1. Thanks for sharing this with us, Nancy. I’ve been reading for a few weeks now and have been greatly blessed by your posts! Thanks for this reminder…

  2. Thank you for this wonderful reminder. I needed to hear this this morning as I enter into day number 3 of potty training my twins!

  3. This is so true and helpful. I also pursue this by reflecting on 1 Cor. 13 when extended family and in-laws are visiting.

  4. Thanks, Mrs. Wilson! Such a good reminder.

    Do you have any helpful thoughts on how we should “think no evil, hope all things, believe all things” of our children? I always took this as an injunction not to be a suspicious (evil thinking) person–effectively saying that love gives the benefit of the doubt, thinks charitably. But when it comes to our kids, it seems we also have a responsibility to be a little suspicious. When the little shifty-eyed person who has already lied twice that morning edges past me guiltily, that’s clearly not the time to think no evil in the sense in which I had been taking it!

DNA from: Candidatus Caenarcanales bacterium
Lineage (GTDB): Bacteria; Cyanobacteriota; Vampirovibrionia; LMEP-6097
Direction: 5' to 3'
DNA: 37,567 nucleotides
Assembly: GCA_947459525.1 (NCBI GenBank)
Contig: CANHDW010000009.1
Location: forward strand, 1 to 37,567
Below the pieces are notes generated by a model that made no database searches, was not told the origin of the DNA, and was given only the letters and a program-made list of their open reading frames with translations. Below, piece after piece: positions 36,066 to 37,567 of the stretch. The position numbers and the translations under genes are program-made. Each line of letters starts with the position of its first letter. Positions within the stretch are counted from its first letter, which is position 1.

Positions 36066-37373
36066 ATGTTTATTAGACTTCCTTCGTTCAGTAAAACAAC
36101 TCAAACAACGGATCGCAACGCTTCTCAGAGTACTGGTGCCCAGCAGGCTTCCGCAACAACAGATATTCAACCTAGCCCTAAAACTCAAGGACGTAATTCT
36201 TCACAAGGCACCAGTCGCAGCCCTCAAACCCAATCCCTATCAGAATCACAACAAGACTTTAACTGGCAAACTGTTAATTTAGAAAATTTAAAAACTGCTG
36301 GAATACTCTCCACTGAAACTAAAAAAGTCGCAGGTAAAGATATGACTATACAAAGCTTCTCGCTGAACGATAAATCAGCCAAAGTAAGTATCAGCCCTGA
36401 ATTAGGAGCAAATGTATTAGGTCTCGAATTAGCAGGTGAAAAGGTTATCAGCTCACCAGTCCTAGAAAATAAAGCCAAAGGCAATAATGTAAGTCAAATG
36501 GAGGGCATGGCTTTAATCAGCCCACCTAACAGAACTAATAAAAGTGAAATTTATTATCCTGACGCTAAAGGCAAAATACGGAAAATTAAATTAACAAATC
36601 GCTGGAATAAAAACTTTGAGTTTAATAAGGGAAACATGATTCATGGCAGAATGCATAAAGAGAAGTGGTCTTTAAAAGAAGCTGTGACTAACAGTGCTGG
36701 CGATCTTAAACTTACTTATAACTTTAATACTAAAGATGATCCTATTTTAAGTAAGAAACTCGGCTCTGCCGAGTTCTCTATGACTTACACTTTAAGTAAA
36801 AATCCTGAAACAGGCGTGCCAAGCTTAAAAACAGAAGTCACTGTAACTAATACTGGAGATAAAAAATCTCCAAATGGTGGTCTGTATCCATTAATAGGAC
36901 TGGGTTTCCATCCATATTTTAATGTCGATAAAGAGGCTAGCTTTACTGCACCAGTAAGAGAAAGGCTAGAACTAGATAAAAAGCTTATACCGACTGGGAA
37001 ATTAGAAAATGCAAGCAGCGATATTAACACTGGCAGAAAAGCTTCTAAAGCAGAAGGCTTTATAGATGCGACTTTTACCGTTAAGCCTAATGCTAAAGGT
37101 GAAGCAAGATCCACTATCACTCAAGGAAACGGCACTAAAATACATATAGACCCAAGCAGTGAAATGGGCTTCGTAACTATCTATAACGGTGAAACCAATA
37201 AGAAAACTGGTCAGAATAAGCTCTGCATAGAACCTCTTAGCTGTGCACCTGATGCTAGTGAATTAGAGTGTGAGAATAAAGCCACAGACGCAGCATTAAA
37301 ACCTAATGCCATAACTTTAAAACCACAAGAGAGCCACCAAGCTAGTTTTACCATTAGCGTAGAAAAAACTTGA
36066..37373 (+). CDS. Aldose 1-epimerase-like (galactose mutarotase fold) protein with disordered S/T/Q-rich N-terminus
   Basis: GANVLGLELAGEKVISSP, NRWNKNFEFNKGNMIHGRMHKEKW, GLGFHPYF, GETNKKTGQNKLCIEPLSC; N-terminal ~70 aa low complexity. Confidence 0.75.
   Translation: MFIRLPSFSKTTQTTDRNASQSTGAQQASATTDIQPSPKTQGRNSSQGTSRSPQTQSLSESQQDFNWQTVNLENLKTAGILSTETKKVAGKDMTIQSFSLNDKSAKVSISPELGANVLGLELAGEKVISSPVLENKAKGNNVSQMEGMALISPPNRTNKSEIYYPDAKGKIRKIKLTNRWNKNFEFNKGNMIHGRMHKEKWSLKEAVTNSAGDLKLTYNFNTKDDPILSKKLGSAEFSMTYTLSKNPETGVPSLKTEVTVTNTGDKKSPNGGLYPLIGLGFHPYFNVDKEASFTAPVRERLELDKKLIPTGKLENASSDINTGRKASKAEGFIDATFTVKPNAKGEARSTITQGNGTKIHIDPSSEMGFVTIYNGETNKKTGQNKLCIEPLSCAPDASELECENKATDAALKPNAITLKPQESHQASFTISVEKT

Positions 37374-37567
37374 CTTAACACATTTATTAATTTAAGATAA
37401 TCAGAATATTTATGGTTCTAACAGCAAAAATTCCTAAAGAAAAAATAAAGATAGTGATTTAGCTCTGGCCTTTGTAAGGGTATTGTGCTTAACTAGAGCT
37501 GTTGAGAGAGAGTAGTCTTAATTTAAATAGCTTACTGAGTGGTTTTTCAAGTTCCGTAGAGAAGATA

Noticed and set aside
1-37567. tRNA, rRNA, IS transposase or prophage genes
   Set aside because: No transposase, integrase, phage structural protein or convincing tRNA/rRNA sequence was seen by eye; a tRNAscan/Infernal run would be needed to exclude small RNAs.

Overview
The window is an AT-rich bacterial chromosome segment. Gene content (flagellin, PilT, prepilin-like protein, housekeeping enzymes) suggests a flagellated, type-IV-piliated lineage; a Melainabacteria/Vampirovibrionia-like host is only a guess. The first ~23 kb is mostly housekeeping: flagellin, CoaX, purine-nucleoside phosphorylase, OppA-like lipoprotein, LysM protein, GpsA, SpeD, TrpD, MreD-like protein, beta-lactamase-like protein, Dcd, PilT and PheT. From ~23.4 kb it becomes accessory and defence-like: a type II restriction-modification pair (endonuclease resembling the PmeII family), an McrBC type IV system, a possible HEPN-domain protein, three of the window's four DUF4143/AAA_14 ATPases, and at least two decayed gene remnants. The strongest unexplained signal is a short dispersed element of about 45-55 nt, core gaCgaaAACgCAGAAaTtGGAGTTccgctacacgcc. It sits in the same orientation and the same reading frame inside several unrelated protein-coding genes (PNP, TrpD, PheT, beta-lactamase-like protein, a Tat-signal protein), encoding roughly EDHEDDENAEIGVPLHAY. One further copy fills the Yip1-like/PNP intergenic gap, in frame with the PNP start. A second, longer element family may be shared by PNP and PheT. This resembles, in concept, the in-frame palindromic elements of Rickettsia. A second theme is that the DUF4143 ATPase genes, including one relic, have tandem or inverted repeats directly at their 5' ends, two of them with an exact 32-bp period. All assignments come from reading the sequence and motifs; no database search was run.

Claire Roise

  5. Certainly, Claire, I agree with you that we ought not be suspicious of evil intent in every little thing, or attribute evil motives to any one without clear grounds for doing so. This means that a mother should not take it personally when her son argues with her or when her daughter disobeys her. She should “think no evil” in that sense. And there are probably many other examples where a mom ought not “think evil” of her children.